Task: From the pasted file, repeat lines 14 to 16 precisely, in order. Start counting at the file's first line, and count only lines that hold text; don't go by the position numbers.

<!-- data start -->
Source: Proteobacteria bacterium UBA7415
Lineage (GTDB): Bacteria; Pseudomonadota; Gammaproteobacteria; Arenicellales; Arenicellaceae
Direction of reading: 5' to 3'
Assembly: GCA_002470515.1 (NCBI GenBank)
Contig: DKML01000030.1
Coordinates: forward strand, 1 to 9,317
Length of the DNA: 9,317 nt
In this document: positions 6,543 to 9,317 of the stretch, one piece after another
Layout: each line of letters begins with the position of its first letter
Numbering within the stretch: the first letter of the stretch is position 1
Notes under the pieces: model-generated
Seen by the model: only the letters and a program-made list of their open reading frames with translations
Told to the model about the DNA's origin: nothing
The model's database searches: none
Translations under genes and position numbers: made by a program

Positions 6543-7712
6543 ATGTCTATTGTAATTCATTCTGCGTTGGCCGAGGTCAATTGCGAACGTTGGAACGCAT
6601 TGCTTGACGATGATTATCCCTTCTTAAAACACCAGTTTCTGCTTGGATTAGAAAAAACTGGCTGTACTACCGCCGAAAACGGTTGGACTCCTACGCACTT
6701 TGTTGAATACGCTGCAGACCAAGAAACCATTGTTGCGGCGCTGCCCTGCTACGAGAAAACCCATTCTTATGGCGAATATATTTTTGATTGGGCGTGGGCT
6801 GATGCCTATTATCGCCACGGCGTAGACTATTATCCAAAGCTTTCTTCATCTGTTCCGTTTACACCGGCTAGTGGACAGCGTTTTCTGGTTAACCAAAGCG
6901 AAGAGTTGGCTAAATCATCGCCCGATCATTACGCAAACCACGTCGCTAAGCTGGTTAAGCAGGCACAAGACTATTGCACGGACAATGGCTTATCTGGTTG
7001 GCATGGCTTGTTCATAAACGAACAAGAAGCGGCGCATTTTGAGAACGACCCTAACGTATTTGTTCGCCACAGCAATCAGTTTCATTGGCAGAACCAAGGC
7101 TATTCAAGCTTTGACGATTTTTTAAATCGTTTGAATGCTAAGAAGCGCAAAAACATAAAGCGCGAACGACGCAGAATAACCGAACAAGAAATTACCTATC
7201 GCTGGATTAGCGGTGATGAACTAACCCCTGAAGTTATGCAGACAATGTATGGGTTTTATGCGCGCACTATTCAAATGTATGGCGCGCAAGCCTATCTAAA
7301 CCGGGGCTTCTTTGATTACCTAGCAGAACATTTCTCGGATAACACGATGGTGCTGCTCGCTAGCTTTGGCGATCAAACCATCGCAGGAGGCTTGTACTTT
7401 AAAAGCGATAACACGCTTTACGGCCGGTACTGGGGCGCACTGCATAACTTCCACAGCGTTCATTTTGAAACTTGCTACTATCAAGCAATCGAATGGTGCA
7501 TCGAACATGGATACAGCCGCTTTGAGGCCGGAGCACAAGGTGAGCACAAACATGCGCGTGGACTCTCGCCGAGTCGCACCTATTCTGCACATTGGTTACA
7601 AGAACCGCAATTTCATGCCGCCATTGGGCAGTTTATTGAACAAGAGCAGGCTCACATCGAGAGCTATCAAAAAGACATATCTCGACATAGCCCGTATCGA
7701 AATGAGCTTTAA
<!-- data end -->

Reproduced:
The model's database searches: none
Translations under genes and position numbers: made by a program

Positions 6543-7712